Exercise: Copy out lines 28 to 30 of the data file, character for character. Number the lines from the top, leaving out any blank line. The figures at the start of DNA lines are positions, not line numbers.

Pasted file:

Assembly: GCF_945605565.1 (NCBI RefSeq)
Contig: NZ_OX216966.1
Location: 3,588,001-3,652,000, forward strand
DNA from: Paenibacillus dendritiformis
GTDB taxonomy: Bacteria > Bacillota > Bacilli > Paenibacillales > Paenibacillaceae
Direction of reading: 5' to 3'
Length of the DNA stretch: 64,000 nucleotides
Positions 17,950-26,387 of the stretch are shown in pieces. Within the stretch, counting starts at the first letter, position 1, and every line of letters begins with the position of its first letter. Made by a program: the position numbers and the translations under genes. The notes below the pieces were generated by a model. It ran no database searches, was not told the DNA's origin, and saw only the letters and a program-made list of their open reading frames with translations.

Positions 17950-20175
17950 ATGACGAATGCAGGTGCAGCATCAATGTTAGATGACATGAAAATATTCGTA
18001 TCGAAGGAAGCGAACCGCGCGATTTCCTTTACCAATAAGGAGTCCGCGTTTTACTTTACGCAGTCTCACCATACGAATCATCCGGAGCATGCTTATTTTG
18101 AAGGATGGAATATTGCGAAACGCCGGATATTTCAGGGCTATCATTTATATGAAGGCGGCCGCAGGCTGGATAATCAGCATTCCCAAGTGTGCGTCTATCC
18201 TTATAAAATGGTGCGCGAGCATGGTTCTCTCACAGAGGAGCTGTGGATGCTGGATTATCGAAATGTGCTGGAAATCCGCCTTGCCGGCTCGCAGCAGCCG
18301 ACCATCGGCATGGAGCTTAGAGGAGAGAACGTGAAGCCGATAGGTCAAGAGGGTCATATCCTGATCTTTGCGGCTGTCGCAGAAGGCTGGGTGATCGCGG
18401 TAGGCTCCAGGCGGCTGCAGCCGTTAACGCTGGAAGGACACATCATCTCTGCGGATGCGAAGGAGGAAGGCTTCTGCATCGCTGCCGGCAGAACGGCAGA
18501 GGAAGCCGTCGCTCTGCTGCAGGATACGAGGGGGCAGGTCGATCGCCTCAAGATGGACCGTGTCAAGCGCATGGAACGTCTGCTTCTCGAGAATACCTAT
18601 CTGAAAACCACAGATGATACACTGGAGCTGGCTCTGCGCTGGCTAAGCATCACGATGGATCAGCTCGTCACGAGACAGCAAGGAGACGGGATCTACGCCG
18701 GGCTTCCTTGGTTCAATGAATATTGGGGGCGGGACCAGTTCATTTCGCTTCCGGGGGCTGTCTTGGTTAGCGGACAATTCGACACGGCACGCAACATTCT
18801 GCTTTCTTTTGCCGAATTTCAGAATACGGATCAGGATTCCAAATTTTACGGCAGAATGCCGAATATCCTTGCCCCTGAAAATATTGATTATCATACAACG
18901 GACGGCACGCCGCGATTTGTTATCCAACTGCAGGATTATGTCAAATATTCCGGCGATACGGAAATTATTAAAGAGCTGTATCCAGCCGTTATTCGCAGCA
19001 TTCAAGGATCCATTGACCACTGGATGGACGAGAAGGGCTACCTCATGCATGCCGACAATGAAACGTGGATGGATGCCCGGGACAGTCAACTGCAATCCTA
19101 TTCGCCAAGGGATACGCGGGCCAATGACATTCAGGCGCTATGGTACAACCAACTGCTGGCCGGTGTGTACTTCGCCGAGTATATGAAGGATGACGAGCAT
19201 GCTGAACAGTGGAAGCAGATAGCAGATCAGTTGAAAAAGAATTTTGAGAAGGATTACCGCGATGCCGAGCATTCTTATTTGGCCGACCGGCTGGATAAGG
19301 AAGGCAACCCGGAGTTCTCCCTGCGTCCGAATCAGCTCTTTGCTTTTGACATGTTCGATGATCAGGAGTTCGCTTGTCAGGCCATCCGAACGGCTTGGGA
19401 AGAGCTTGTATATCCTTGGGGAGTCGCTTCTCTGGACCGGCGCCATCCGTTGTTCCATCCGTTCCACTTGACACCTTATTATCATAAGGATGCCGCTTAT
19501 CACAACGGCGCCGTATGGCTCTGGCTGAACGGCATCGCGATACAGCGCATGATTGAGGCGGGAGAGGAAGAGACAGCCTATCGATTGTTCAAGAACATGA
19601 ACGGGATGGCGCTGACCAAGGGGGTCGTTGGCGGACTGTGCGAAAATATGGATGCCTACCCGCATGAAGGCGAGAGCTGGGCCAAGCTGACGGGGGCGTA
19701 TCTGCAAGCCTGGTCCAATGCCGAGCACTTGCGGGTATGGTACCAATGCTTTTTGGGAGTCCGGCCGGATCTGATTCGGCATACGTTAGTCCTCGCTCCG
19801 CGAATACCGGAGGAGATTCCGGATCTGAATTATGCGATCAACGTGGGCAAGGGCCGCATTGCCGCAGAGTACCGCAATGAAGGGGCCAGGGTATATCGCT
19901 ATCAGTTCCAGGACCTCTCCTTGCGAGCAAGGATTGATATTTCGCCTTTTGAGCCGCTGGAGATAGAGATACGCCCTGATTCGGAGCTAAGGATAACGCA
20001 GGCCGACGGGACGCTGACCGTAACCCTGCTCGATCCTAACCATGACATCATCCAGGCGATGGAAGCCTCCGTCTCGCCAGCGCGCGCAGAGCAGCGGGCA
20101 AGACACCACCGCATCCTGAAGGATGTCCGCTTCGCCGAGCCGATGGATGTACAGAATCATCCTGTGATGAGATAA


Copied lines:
19701 TCTGCAAGCCTGGTCCAATGCCGAGCACTTGCGGGTATGGTACCAATGCTTTTTGGGAGTCCGGCCGGATCTGATTCGGCATACGTTAGTCCTCGCTCCG
19801 CGAATACCGGAGGAGATTCCGGATCTGAATTATGCGATCAACGTGGGCAAGGGCCGCATTGCCGCAGAGTACCGCAATGAAGGGGCCAGGGTATATCGCT
19901 ATCAGTTCCAGGACCTCTCCTTGCGAGCAAGGATTGATATTTCGCCTTTTGAGCCGCTGGAGATAGAGATACGCCCTGATTCGGAGCTAAGGATAACGCA